Legally Weird - The FindLaw Legal Curiosities Blog

Recently in Strangely Illegal Category

While it may not necessarily be worse than selling real drugs, a man was arrested in Tennessee for selling fake drugs at the annual music festival Bonnaroo. Though that in and of itself is not very shocking, like that U2 album that keeps popping up on your iPhone, the man's purpose and the size of his fake stash were rather peculiar.

David E. Brady, a 45 year old from New York, was arrested holding over 1,000 doses of LSD, 22 bags of fake psychedelic mushrooms, 20 bags of fake cocaine, and 37 fake pills of molly, as well as some fake heroin. While his purpose isn't even likely to impress the Blues Brothers, his mock supply would be rather impressive for a Hollywood stage's prop closet. Brady claimed to be doing "God's work."

Conducting science experiments at home is a dying practice among Americans young and old. Over the past few decades, at-home science kits have faced increasing scrutiny and regulation as a result of incidents involving homemade drugs and explosives.

While at-home science kits still exist, they frequently lack many of the most basic chemicals that interested individuals actually need to conduct experiments. This is due not only to the manufacturer's fear of legal liability over individuals using the chemicals to make explosives or cause others harm, but also as a result of laws prohibiting the distribution of certain chemicals and lab equipment.

If you are considering doing some science at home, then you may want to think twice and check your state's laws before getting started. Law enforcement is not kidding around when it comes to this stuff, and have even arrested children for doing science.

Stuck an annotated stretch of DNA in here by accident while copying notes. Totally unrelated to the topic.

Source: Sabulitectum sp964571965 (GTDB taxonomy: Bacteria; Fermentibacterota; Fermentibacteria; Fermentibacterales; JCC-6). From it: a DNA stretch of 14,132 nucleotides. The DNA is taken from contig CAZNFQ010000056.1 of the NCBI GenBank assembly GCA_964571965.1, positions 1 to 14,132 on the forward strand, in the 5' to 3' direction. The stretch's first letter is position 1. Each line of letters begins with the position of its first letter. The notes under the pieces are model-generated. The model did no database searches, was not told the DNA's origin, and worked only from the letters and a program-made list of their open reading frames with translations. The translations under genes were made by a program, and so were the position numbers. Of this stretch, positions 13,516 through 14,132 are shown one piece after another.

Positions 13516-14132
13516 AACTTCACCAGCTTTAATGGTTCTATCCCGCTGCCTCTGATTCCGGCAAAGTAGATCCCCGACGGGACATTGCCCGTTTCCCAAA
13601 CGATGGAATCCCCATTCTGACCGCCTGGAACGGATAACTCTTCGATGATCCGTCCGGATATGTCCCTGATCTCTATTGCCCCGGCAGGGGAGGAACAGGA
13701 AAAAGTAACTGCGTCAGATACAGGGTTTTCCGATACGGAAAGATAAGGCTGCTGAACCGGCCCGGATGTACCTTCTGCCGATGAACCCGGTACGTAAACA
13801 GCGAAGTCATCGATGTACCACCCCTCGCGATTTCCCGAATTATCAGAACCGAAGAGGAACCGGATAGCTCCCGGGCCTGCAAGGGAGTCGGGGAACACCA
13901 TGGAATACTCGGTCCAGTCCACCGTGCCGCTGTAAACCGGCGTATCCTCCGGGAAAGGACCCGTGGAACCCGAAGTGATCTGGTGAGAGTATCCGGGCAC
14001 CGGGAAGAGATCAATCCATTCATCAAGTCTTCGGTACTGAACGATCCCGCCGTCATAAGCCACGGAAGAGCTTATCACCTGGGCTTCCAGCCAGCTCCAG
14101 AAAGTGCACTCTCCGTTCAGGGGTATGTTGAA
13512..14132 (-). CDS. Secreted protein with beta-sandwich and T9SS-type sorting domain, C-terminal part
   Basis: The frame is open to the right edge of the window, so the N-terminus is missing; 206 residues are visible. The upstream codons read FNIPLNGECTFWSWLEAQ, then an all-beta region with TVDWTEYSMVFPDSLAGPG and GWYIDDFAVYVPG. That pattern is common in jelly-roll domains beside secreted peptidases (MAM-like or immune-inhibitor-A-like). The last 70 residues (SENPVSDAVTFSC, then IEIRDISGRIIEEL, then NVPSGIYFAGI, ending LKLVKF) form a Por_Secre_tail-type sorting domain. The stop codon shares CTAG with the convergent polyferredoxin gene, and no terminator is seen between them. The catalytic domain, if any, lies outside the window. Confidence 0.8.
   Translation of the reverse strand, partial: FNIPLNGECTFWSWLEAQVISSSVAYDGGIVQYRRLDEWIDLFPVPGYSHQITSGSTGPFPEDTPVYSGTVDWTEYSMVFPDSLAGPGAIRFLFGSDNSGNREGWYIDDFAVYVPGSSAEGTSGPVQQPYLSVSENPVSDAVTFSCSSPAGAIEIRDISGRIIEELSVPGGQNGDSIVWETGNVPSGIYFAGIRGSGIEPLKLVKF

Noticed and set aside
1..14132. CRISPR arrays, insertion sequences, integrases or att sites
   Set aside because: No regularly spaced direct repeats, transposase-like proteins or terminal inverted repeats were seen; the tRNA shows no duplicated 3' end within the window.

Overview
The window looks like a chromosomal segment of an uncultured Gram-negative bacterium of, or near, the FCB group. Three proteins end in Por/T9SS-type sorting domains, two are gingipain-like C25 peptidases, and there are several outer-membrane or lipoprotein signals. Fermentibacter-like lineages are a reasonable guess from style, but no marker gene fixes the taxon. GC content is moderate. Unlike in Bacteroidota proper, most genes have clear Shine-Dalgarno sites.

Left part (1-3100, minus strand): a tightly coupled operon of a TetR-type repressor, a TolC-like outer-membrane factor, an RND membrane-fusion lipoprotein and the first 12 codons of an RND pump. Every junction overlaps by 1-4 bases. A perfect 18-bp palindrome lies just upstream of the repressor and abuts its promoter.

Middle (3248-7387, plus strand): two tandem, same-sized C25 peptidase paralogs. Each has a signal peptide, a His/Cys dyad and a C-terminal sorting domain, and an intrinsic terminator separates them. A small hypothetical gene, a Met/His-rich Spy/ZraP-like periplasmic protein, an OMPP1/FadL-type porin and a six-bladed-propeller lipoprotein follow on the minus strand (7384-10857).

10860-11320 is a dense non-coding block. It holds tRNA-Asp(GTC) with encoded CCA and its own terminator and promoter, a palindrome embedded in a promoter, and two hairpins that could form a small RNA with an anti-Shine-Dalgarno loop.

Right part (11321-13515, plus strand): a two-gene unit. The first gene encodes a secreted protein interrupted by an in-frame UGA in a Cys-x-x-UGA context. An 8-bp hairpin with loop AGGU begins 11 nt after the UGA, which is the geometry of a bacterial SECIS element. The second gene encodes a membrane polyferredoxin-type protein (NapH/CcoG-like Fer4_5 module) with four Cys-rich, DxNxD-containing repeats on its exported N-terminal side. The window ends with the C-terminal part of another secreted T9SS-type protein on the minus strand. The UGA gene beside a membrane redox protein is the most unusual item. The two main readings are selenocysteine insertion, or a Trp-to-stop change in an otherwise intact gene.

Believe it or not, many states have laws that prohibit warming up a car the way most cold weather state residents do it. One Michigan man learned a hard lesson this past week. Nick Taylor of Roseville, Michigan was hoping to avoid freezing his butt off while driving when he decided to warm up his car before leaving his house. Like countless other Americans living in cold weather states, Nick started his car, then went back inside his home to finish getting ready. After a few minutes, he discovered that an officer had come by and ticketed his car.

Nick learned that it is illegal in the state of Michigan to leave a car running and unattended, even if you are just trying to warm it up in your own driveway. Many drivers are shocked to learn that the Michigan law against unattended idling is actually not that unusual. While generally these laws are geared towards preventing car thefts, the anti-idling laws also are seen as emissions friendly laws designed to reduce pollution.